Two new studies led by researchers from Yale have discovered new information about the ALK receptor (anaplastic lymphoma kinase molecule) and the role it plays in cancer formation. The studies have made progress in determining ALK’s structure status as a receptor protein. Their findings were published in “Nature.”
The codirector of the Cancer Biology Institute, Joseph Schlessinger, is a senior author of one of the studies. Yale School of Medicine assistant professor of pharmacology Daryl Klein is the senior author of the second study.
A postdoctoral associate in Klein’s laboratory, Tongqing Li, stated that ALK was one of the receptor tyrosine kinases whose activation led to carcinogenesis. ALK receptors are primarily located in the central nervous system and the brain.
Similar to other receptors, ALK received signals from other parts of the body to complete different actions or synthesize new proteins. The receptor’s activation is dependent on the attachment of the ligand and a process known as dimerization. Dimerization refers to the process through which receptors are internalized in cells.
In an email, Schlessinger wrote that ALK was initially discovered as an oncogenic fusion protein, explaining that roughly 20 different partners of oncogenic ALK-fusion proteins were found to be key drivers of various cancers. These include inflammatory myofibroblastic tumors, B-cell lymphomas and pediatric neuroblastoma.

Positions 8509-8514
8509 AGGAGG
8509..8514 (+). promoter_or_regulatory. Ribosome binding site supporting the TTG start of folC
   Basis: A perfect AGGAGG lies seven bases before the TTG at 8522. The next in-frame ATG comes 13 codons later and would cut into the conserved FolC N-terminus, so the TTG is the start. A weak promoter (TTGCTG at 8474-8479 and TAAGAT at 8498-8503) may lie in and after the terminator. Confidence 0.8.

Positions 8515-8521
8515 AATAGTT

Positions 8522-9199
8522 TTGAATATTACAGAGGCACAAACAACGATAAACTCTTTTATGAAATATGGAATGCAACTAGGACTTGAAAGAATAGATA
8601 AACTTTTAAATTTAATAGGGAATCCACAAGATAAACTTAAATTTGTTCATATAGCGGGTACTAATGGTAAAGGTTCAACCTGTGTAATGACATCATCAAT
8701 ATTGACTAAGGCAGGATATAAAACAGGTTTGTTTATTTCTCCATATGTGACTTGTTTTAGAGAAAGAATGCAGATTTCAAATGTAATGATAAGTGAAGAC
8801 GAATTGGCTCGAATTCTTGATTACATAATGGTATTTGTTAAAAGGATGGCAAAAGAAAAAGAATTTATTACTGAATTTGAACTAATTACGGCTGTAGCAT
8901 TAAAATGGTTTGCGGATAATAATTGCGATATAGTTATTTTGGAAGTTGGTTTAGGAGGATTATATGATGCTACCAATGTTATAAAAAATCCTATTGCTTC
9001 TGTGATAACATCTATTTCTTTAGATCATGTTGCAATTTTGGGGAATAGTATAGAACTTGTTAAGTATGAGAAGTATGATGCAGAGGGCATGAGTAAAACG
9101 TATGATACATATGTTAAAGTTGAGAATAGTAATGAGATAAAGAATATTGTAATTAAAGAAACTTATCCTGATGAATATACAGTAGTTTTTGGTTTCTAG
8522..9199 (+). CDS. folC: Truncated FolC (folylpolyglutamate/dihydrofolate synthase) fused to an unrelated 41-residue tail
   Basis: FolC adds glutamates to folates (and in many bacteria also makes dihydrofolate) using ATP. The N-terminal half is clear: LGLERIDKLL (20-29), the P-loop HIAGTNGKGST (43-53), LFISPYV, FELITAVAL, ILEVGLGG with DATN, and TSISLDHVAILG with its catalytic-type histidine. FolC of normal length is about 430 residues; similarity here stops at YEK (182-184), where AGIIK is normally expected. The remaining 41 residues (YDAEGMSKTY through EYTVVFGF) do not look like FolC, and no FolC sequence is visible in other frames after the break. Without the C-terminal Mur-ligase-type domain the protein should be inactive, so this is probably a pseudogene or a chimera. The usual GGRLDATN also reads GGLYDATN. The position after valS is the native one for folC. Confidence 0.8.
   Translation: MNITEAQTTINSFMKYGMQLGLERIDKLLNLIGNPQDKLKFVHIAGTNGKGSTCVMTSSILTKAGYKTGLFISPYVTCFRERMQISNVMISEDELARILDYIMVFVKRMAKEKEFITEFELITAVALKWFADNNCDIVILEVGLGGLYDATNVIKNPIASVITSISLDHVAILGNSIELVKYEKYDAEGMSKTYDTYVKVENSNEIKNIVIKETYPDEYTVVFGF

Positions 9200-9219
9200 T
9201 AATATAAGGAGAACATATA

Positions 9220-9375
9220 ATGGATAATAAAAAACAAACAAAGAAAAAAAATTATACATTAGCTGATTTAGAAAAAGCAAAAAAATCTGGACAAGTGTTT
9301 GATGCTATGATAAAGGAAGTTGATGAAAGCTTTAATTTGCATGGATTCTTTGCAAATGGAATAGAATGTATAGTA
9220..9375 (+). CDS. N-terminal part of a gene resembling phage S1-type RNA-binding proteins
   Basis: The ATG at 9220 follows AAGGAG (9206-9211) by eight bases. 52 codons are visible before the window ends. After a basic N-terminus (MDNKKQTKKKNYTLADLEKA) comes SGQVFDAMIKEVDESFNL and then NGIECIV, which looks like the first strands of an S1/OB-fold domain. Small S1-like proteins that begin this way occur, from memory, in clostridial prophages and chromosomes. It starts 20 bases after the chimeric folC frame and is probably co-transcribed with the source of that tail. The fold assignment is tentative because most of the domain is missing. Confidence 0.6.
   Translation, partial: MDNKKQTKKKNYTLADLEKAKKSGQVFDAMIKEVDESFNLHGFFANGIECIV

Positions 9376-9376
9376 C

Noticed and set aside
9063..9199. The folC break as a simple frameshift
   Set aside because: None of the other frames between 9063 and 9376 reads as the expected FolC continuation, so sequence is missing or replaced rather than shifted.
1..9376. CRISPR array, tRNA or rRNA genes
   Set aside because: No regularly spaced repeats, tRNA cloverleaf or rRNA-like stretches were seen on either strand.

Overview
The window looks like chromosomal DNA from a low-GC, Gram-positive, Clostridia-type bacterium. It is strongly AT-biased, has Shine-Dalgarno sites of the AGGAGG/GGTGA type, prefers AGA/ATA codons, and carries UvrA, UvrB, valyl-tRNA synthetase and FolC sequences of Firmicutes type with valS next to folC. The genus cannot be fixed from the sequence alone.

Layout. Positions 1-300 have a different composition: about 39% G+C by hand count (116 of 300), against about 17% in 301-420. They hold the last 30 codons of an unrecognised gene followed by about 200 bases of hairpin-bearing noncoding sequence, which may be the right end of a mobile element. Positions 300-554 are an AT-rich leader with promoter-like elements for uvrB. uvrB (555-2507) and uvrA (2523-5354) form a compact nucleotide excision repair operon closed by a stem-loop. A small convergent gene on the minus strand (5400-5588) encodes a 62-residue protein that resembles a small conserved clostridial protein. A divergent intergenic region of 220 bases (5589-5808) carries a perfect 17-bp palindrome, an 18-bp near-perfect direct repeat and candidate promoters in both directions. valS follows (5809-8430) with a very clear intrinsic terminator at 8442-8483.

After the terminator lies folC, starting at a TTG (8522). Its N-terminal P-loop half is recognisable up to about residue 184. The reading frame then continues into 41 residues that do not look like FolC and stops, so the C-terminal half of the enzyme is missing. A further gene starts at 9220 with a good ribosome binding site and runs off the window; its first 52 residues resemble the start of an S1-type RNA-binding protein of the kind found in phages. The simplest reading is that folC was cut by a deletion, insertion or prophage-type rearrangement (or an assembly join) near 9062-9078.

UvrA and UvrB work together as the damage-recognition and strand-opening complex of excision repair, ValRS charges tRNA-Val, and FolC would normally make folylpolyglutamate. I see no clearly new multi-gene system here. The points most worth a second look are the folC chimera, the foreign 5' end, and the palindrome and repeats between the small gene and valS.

The researchers found that ALK receptor dimerization was associated with the development of the aforementioned cancers, adding that the disease could occur through mutations in cells in nervous tissue.
In addition to this, the interchange of chromosome parts can also trigger ALK tyrosine kinase activity, causing the development of these cancers. The researchers note that their discoveries on the structure of this particular receptor can be used to better understand the mechanisms behind receptor tyrosine kinase activation. This may, in turn, be useful to pharmaceutical companies because it will facilitate the development of new ALK inhibitor medications that hinder the activation of said receptors and offer treatment for a variety of cancers.
Klein believes that these treatments could be used to treat illnesses such as neuroblastoma, which is a common pediatric cancer that makes up about 12% of childhood cancer mortality.
The researchers are now focused on conducting research to find a combination that could effectively disable the activation complex of the anaplastic lymphoma kinase molecule.
The lab work was carried out at Schlessinger’s and Klein’s laboratories at the Yale School of Medicine, with contributions being made by the Structural Biology Department at St. Jude Children’s Research Hospital.
These two studies are likely to shed more light on brain cancers and how they develop, and such information would be a valuable addition to the work being done by various biotech companies such as CNS Pharmaceuticals Inc. (NASDAQ: CNSP) that are looking to commercialize more effective treatments for primary brain cancers.
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